Or, we could create one of the following template files:

  • audio.php
  • mpeg.php
  • audio_mpeg.php

and add our audio code inside the loop where we'd like to display the content:

Note: If you use file type template files, the JavaScript needs to be enqueued on those pages only.

Final Result:


We can display (play) video files uploaded to WordPress much the same as audio, except we're going to enlist the help of the video.js library that allows us to use the HTML5 video tag anywhere, falling back to flash in browsers that don't support HTML5 video yet.

Just as with audio, we'll download the files, add them to our theme directory, and enqueue the video.js javascript on attachment pages only, save for the addition of a CSS file:

Here's the full functions.php snippet:

Then, we can add the following code to our attachment.php file:

Here's our full switch statement:

Or, we could create one of the following template files:

  • video.php
  • mp4.php
  • video_mp4.php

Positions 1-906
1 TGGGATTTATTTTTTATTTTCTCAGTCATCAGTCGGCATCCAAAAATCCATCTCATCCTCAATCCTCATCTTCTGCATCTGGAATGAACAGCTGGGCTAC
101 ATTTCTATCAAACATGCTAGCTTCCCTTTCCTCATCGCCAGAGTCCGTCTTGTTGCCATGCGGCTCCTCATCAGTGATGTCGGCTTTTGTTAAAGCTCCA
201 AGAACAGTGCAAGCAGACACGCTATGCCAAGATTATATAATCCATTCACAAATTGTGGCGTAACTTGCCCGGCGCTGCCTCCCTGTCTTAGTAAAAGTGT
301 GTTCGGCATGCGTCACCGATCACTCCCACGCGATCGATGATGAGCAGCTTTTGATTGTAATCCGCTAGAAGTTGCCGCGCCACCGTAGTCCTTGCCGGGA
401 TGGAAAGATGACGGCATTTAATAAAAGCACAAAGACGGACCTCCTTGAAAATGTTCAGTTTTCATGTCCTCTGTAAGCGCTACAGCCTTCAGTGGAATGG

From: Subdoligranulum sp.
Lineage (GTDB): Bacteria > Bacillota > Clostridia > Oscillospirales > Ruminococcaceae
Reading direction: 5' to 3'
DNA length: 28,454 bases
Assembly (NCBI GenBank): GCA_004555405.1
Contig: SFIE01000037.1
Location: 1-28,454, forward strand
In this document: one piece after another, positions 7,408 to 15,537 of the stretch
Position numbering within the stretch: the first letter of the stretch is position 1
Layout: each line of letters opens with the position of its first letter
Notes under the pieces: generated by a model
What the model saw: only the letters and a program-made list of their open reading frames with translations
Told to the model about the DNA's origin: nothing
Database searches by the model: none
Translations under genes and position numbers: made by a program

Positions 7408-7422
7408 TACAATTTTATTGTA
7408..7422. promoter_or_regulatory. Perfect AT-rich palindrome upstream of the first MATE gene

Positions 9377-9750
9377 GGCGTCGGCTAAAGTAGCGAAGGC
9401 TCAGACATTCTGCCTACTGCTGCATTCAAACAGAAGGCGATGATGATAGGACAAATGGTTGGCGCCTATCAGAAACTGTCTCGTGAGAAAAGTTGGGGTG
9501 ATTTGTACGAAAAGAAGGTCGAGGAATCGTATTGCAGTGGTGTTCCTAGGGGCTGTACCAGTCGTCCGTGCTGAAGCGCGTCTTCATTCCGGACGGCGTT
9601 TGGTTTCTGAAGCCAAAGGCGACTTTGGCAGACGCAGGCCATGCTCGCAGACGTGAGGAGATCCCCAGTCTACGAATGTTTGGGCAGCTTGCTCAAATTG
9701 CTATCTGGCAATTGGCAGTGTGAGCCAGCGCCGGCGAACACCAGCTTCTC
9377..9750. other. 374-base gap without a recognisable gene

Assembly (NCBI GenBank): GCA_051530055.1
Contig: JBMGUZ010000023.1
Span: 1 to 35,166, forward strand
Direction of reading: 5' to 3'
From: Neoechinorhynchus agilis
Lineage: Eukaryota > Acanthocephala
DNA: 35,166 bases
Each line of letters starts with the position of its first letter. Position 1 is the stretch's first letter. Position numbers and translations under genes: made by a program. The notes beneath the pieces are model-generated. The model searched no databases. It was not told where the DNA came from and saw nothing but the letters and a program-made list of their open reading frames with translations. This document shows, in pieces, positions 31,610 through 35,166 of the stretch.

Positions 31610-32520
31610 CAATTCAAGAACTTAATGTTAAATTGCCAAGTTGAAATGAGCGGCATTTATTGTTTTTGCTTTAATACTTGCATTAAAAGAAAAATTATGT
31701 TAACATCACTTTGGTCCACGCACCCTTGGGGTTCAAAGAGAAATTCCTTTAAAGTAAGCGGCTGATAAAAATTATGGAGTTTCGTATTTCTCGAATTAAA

and add our video code inside the loop where we'd like to display the content:

Remember: When using file type template files instead of attachment.php, you will need to change the name of the filter used to call the function that enqueues your JavaScript.

Final Result:


Non-image media attachments in WordPress need love, too! Using only two WordPress functions, you can keep your media files on your site and customize the display and layout of any of the allowed file types.

Download and/or fork the working code on Github.

References in This Article

WordPress functions

WordPress template files

  • attachment.php
  • index.php
  • single.php
  • $mimetype.php
  • $mimesubtype.php
  • $mimetype_$mimesubtype.php